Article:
KARACHI, Pakistan (Reuters) - Pakistan’s Sindh province banned communal prayers on the eve of the holy month of Ramadan on Friday, heeding the advice of doctors who are urging Pakistan’s central government to tighten its restrictions on mosque congregations.
Governments of Asian nations with large Muslim populations have urged people to keep their distance while observing their faith during the fasting month, which gets underway shrouded in fear over the coronavirus.
Last week, Pakistan ceded to pressure from religious leaders and eased restrictions on mosques in time for Ramadan, when congregations tend to swell in number.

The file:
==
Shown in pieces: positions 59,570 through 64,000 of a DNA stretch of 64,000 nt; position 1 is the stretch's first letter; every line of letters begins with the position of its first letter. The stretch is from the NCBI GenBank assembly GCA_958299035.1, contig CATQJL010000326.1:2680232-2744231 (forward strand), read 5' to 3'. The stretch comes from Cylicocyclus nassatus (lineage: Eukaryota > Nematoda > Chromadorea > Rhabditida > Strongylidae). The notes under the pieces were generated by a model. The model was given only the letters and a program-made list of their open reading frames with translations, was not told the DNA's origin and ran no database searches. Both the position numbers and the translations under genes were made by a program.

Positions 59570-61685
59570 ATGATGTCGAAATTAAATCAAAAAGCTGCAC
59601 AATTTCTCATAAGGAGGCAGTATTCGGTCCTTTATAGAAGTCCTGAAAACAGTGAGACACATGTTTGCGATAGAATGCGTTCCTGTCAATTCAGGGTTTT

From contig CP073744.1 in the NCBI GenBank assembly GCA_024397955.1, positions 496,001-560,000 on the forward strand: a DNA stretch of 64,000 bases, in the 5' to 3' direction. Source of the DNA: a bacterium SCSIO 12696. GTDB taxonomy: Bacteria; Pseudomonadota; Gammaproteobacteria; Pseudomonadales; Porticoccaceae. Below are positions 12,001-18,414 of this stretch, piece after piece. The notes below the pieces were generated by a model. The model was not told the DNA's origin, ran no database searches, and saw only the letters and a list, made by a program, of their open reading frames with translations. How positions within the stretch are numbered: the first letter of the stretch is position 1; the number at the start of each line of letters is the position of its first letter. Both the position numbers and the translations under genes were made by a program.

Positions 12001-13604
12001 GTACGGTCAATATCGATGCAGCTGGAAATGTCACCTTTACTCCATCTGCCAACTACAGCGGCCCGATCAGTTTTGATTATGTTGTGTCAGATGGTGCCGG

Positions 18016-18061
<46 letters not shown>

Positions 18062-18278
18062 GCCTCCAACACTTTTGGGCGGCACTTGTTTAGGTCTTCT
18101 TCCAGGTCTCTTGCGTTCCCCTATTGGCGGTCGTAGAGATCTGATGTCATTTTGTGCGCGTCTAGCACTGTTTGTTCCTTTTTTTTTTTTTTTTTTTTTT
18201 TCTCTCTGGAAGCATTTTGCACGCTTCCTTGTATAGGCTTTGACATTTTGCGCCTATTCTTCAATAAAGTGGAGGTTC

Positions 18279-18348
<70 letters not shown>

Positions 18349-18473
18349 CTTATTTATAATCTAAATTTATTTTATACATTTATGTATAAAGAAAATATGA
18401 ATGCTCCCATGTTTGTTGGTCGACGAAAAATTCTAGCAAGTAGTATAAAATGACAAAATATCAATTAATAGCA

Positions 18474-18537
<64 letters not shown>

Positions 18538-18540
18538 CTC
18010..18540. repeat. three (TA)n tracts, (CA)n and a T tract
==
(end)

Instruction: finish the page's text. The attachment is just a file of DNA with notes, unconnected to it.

“The Sindh government has decided people should offer Ramadan’s Taraweeh (evening) prayers at home,” Sindh’s Chief Minister Murad Ali Shah said in a video message broadcast on local television stations on Friday.
Shah said he was acting on the advice of doctors.
“Our hospitals are overwhelmed with patient inflows; we don’t want our health system to collapse,” he said.
Pakistan, the world’s second most populous Muslim country after Indonesia, has reported more than 11,000 cases of the coronavirus, including 237 deaths. Both the government and experts say the peak for infections is expected to hit in May.
Reporting by Syed Raza Hassan; Editing by Raissa Kasolowsky